We compared the rate of nonsynonymous substitutions (Ka), the rate of synonymous substitutions (Ks), and the ratio of Ka/Ks for each PCG among the 13 PCGs in Pentatomomorpha and Lygaeoidea mt-genomes (see Supplementary Figure S1). The results showed that the evolutionary patterns of 13 PCGs were highly consistent between Pentatomomorpha and Lygaeoidea, and shared many common features: (1) ATP8 has the highest evolutionary rate and can be used to analyze intraspecific relationships29, while COI appears to have the lowest evolutionary rate and has been used for DNA barcoding markers30. (2) The Ka/Ks ratios for all PCGs are less than 1, indicating that these genes are likely evolving primarily under the purifying selection31. (3) The uniformly low evolutionary rates and low Ka/Ks ratios (Ka/Ks < 0.2) for four genes (COI, COII, COIII and CytB) indicate strong purifying selection and evolutionary constraints in cytochrome c oxidase and cytochrome b32. (4) Negative correlations have been detected between the Ka/Ks ratios and the G + C content of each PCG in Pentatomomorpha (R2 = 0.918) and Lygaeoidea (R2 = 0. 891) mt-genomes (see Supplementary Figure S2), suggesting that the variation of G + C content probably causes the different evolutionary patterns among genes22. Additionally, most PCGs of Lygaeoidea mt-genomes had lower evolutionary rates than Pentatomomorpha.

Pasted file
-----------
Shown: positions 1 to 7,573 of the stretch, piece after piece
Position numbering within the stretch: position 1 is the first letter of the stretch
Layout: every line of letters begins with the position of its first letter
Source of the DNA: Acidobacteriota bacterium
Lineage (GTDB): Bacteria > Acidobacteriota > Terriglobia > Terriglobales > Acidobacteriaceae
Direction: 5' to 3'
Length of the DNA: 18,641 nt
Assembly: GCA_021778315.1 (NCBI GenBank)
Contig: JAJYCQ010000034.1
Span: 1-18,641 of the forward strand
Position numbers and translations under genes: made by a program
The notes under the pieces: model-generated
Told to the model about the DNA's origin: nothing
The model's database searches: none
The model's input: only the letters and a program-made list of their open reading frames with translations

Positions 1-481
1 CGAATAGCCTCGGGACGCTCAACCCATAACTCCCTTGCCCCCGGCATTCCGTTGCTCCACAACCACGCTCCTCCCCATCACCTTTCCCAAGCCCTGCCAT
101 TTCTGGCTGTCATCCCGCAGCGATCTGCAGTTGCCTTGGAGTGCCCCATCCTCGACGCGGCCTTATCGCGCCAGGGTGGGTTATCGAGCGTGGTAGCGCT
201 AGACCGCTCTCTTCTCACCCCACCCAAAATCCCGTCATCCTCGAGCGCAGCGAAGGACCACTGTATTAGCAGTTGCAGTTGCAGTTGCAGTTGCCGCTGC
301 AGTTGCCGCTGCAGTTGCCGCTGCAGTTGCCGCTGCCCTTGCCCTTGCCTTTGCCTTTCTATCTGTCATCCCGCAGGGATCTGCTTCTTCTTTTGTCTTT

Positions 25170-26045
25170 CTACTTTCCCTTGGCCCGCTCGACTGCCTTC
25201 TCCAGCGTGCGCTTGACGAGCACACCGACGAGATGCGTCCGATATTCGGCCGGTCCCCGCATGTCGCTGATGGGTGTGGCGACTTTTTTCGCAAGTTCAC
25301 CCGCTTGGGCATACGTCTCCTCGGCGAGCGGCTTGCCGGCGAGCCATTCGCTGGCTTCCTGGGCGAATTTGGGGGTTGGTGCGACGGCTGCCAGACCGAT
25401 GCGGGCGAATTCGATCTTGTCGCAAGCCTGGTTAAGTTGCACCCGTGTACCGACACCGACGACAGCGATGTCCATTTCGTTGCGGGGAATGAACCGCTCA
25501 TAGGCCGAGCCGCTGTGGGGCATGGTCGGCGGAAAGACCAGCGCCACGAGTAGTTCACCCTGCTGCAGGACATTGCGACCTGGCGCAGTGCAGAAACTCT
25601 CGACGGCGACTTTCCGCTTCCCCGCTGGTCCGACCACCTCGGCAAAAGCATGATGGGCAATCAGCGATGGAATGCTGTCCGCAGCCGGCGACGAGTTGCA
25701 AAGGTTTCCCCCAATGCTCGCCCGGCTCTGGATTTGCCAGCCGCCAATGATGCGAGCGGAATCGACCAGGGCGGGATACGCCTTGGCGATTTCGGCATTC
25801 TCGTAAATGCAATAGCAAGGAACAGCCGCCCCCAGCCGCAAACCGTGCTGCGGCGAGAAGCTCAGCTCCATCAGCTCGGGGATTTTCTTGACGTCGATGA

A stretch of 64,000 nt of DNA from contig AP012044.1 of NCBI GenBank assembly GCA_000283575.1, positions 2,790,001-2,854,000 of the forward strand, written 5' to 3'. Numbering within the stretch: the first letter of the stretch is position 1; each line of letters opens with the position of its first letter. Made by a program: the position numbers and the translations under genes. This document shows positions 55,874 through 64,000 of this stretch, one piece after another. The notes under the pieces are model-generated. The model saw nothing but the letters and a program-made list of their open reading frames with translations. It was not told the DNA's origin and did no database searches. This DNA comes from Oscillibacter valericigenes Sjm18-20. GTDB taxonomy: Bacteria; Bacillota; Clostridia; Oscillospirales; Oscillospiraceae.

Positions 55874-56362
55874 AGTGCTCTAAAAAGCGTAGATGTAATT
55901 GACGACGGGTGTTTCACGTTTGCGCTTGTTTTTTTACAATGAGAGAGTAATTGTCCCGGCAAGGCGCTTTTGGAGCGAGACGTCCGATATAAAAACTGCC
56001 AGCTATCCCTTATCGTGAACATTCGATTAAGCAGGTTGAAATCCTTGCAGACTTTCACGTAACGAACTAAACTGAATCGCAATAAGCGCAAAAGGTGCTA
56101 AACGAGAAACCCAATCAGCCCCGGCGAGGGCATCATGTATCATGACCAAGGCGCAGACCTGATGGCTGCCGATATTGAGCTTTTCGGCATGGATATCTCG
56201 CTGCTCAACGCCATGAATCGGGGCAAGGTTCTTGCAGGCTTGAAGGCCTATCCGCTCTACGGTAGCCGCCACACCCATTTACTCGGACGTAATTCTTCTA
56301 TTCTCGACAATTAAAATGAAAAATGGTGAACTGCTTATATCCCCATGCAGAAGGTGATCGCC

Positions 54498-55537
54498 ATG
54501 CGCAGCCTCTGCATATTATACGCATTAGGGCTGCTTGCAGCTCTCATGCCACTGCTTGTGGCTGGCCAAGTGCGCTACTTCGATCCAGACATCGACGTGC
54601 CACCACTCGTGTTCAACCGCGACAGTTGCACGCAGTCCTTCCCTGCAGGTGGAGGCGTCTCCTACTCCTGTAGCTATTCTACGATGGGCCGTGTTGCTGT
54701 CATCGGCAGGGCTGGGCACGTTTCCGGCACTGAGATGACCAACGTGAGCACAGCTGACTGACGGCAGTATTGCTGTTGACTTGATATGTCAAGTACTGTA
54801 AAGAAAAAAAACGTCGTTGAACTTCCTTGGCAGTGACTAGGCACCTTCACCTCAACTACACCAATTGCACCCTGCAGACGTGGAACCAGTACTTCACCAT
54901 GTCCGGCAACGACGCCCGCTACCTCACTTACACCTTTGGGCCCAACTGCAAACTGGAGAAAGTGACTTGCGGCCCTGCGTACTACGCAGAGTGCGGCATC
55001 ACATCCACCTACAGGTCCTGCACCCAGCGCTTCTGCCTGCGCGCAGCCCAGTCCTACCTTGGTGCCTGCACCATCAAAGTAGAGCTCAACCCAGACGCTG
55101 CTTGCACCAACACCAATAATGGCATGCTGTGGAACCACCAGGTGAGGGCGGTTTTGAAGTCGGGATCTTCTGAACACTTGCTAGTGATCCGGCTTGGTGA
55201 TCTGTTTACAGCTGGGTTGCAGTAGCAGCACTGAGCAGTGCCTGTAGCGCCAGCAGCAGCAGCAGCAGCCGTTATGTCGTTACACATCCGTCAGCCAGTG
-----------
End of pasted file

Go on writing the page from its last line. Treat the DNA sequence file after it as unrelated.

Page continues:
Nucleotide composition and codon usage